The Old Town Havana is under restoration with many of the buildings getting a new lease on life, while others still require a facelift. One did not have to veer too far away to see that not all regions of Havana had the same level of prosperity. As we strolled along the water front I was briefly reminded of my roots of rural Newfoundland & Labrador. A series of small fishing vessels were moored in the harbour, while a couple of men were trying to catch some fish at shore’s edge. I reflected of a time, nearly two decades ago when my father and I went fishing on the wharf in an attempt to catch some rock cod. We were successful! I remember also catching some flatfish, unwanted sculpins and even a catfish. I kept the eely catfish for a couple of days before I realized he did not make a good pet and needed to be released back into the ocean.

After spending the morning under the suns rays of nearly 35 degree temperatures, we sought shade under a large tree. We were readily befriended by a local who chatted it up with us. He told us about a concert happening later that night due to the National Holiday. That he could get us cheap tickets. We passed on the offer. He disappeared and came back handing us two cigars. We noted that we did not want. He would not take no for an answer and insisted they were gifts. A gift in fact that you pay whatever you would like to give. :(. I do not miss the constant pressure from some locals to provide them with money. However, it is hard for me to judge as I am unaware of the personal circumstances and adversity that may challenge these  individuals. To move things along we stopped by the Museo de la Revolucion (Revolution Museum). The impressive building had an immaculate dome that caught my attention. It had memorabilia, information and praised national heroes.

The Granma Memorial and Gardens we were guarded. One must be careful not to loiter or sit as they will get a whistle blown from the careful watch of a guard at his post. There is an exhibit of war vehicles, including cars, tanks, planes and boats.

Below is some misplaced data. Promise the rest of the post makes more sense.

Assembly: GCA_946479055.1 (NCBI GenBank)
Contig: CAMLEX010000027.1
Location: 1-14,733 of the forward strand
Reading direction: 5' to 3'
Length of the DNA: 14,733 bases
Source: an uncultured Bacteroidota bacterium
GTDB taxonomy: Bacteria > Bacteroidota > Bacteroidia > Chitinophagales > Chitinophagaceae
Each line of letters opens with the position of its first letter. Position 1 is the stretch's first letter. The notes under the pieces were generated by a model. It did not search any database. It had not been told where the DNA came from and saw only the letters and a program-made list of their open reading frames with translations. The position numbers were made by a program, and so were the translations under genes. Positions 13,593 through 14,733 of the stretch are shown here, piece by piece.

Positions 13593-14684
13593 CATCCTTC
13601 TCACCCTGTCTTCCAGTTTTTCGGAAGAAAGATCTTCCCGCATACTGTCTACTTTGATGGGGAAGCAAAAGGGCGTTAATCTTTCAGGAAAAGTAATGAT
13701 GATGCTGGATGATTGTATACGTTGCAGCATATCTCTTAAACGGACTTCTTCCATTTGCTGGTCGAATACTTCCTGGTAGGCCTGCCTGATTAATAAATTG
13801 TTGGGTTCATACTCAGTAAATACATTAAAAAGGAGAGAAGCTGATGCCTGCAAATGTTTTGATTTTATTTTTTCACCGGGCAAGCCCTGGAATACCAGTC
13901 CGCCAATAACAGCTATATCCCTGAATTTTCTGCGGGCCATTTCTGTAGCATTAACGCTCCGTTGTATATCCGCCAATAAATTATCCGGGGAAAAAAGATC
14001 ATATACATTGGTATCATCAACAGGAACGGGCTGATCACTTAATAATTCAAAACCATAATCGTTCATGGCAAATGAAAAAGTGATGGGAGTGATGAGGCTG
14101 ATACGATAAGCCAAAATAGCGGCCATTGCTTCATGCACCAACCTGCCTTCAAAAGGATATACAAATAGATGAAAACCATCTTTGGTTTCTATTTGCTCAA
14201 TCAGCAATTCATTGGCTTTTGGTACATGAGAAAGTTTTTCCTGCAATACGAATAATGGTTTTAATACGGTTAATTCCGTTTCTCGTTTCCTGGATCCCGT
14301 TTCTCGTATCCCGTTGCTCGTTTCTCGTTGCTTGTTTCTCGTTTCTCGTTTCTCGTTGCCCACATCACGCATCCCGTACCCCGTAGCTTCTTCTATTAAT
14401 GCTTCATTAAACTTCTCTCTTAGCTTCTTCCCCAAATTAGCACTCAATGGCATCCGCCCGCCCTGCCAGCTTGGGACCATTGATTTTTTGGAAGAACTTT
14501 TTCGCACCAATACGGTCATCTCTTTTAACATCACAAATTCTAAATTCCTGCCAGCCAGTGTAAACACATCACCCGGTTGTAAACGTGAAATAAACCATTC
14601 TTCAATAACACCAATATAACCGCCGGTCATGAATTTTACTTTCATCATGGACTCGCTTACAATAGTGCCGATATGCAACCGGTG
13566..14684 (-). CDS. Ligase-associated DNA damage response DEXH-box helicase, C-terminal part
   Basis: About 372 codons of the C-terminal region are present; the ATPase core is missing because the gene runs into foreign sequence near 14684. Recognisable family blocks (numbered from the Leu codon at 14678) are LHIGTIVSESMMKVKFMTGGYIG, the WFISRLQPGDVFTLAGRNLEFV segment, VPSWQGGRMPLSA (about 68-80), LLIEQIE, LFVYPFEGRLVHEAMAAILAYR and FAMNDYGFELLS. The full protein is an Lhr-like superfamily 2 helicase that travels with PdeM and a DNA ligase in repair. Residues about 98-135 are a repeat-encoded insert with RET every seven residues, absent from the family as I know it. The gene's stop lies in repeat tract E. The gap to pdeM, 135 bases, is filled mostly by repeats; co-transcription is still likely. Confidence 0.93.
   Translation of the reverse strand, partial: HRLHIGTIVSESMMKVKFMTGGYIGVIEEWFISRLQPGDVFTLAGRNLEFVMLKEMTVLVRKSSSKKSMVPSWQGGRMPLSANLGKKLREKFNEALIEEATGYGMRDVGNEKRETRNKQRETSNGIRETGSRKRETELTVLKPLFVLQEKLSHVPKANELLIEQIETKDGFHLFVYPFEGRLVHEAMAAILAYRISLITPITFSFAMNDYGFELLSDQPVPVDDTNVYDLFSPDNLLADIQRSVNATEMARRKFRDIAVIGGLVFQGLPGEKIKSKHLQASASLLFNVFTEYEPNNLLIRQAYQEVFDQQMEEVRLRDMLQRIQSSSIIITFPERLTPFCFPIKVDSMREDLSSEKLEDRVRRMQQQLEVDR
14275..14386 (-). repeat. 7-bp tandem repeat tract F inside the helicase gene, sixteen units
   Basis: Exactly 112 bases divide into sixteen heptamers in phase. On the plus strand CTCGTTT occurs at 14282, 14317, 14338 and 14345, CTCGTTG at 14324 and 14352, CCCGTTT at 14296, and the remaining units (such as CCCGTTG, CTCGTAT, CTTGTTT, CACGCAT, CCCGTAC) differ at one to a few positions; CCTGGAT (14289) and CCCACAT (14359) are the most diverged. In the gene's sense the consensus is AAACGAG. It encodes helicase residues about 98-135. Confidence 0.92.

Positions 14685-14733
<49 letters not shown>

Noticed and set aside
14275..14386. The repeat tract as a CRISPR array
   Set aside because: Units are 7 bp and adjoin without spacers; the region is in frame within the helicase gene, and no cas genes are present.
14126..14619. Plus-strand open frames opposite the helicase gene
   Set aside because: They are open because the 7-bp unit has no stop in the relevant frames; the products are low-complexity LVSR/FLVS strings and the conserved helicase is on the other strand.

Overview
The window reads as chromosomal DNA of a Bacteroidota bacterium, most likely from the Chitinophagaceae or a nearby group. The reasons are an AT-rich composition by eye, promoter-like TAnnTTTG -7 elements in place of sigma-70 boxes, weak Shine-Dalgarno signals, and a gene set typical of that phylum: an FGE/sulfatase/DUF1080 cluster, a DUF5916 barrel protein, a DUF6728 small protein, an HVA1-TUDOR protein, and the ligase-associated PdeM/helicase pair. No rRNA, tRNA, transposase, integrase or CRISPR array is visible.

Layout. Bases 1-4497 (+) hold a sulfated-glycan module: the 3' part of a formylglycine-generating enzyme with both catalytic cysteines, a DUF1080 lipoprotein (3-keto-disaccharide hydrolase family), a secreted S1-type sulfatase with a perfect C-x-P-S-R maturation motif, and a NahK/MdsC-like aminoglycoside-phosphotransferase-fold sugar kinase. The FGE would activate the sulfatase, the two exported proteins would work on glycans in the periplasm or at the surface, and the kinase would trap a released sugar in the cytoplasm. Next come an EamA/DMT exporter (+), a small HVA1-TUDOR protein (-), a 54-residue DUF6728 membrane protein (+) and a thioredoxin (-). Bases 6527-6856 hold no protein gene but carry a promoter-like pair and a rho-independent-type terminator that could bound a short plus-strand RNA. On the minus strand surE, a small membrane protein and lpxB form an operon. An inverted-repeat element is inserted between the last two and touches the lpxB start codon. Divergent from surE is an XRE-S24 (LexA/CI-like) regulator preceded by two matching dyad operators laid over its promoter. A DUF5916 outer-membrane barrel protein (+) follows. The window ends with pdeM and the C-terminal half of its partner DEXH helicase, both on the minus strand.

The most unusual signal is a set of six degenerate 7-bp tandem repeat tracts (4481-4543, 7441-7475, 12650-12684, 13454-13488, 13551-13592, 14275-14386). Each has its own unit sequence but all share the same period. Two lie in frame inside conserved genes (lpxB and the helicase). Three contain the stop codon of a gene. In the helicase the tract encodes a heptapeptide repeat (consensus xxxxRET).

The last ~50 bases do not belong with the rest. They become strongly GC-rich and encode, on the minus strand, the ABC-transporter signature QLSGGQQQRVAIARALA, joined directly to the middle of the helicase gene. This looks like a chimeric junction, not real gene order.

After spending the day sightseeing and walking many streets we had a rest to escape from the shade. Additionally, at the hotel I tried to purchase Internet. It appeared to be a rare commodity. The cards were not for sale at the front desk. The store hours at the hotel werre limited and when I did manage to talk to the worker, she did not have cards for sale. Quite often I heard, check back tomorrow. It was actually a blessing to be away from technology – where I was not frequently checking my Blackberry, Email, Facebook account or even posting on my blog.

That evening we have a meal and a couple of drinks at a quiet restaurant on the square. A great meal for a mere $10.00. It as quite the find. It was time to call it a day and make the most of the final two days of the vacation, as on Sunday I would be starting my way back to Varadero and making a flight that night for Canada.

Live Rural NL -

Christopher C. Mitchelmore

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The Beauty of it All – when you do not rush

 
Lar’s Place, Conche, NL
 On February 12, 2011, I visited Conche, NL. It truly is one of the wonders along the French Shore. In my 25 years, I have never taken the time to visit this breath-taking Town outside of the summer season. It was long over due and certainly did not disappoint.

Dock w/Store house and iceflow

 Snow patches were present on the rolling hills and the harbour filled with ice, as I drove the winding roads. For the first time, I was not in any rush to get somewhere or meet someone – it was just perfect. I had taken time to explore the landscape, the houses and just get lost in the wonder that is quintessentially rural Newfoundland & Labrador.

Frontage of Lar's Place